The Four Dwellings Primary School has a rubber membrane just 1.2mm thick
A rubber membrane has been used to provide the ‘shell’ for an egg-shaped primary school in Birmingham.
The membrane, just 1.2mm thick, is made from EPDM and covers the 1,600 sq. m Four Dwellings Primary School.
AAC Waterproofing accurately measured and prefabricated the challenging, curved roof off-site at its North Wales factory and used its Prelasti prefabricated EPDM material for the membrane.
The new primary school, built on the site of the secondary school with the same name, has been designed by project architects dRMM.
AAC discussed with dRMM its Prelasti EPDM “synthetic rubber” alternative to asphalt and felt materials, and the two worked together on a basic specification for a solution using EPDM material.
The project's lead contractor Birmingham Lend Lease Partnership chose AAC’s Prelasti solution for its reported durability, low cost, environmental (BREEAM A+) and lightweight qualities that particularly suit timber-bearing structures such as Four Dwellings.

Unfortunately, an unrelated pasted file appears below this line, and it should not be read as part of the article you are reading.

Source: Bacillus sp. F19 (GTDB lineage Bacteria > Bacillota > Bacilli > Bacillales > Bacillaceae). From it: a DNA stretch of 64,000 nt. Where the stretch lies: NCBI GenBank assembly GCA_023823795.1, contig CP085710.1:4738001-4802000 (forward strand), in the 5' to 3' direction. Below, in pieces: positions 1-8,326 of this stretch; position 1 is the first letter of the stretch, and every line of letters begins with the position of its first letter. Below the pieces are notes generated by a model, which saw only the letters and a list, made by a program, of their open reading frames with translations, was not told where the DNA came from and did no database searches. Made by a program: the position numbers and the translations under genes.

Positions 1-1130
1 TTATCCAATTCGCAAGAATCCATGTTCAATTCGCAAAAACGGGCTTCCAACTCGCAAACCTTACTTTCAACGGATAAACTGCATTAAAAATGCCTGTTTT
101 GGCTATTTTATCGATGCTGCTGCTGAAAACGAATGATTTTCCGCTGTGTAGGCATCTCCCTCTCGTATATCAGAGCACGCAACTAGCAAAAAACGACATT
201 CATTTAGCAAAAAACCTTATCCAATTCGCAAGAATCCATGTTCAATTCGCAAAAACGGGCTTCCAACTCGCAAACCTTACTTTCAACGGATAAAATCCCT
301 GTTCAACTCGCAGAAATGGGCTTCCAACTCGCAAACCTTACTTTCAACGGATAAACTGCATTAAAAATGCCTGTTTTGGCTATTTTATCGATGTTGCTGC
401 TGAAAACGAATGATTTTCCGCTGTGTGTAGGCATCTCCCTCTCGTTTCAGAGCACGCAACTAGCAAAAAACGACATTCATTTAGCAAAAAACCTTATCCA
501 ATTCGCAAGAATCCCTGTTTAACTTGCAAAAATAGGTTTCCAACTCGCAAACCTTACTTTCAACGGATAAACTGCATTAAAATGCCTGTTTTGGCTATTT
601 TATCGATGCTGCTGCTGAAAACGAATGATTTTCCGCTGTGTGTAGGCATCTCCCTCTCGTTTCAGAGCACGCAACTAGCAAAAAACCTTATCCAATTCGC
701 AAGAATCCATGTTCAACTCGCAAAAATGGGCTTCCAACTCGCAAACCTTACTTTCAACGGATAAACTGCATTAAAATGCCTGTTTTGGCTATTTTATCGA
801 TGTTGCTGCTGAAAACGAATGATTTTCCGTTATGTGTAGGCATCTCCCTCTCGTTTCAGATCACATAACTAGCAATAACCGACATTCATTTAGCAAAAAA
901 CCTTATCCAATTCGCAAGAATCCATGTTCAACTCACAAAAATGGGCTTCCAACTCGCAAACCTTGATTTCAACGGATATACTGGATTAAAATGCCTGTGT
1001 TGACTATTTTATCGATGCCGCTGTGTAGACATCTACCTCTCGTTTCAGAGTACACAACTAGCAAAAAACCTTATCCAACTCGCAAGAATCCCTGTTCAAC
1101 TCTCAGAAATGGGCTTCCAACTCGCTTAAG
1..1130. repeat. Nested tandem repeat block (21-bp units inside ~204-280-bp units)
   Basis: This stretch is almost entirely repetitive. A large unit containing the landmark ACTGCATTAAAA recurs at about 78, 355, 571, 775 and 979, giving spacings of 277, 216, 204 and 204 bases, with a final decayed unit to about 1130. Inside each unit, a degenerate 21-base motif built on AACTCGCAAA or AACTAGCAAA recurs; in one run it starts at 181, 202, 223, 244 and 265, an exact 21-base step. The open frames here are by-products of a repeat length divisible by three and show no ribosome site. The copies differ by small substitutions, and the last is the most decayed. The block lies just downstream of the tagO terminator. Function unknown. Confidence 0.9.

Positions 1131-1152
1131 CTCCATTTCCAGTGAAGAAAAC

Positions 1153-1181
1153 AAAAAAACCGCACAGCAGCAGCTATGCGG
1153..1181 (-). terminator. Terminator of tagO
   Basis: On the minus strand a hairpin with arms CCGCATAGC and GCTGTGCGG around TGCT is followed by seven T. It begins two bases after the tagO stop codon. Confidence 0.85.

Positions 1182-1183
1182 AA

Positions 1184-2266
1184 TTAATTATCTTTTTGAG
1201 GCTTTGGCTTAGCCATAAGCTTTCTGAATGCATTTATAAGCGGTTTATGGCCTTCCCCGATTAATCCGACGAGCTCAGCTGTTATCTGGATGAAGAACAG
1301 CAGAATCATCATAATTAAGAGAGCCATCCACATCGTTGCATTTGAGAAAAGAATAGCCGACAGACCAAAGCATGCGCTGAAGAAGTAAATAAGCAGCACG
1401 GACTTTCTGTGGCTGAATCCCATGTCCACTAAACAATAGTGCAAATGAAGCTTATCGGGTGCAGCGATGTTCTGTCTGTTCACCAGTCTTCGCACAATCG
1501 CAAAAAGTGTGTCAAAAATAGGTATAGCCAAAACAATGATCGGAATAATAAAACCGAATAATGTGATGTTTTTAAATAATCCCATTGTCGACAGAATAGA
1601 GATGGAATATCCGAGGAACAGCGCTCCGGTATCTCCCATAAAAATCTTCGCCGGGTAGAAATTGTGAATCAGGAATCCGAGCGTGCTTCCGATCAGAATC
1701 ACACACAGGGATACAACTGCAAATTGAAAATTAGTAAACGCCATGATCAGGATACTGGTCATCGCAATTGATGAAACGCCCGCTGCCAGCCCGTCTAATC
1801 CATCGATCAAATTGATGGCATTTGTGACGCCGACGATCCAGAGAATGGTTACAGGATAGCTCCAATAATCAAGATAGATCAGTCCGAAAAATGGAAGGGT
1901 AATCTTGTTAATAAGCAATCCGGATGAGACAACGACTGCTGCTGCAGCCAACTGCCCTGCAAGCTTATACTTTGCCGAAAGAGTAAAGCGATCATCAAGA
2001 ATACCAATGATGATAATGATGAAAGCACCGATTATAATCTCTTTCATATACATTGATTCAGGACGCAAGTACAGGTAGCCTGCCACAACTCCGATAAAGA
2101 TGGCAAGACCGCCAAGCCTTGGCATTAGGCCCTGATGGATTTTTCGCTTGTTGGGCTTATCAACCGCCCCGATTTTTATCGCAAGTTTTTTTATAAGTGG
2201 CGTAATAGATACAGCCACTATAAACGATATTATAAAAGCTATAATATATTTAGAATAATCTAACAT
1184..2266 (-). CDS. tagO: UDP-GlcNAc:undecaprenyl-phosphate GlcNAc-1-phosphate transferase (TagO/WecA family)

AAC supplied a prefabricated single-ply EPDM solution consisting of a vapour control sheet, 150mm flat board insulation and Prelasti cover. The stepped-length EPDM sheets were bonded off-site using vulcanising technology, which is said to make the roof more durable than adhered strips.
AAC’s Project Manager Mike Grant said: “We are finding that timber-frame structures are being used more widely as an alternative to steel because of their environmental properties.
“EPDM is the ideal waterproofing membrane for timber structures such as Four Dwellings, as it is lightweight, environmentally sound, and involves no hot works or fires, as asphalt does.”
AAC has also installed Prelasti at TV adventurer Bear Grylls’ lighthouse off the North Wales coast, and roofed Snowdon’s rebuilt mountain summit café.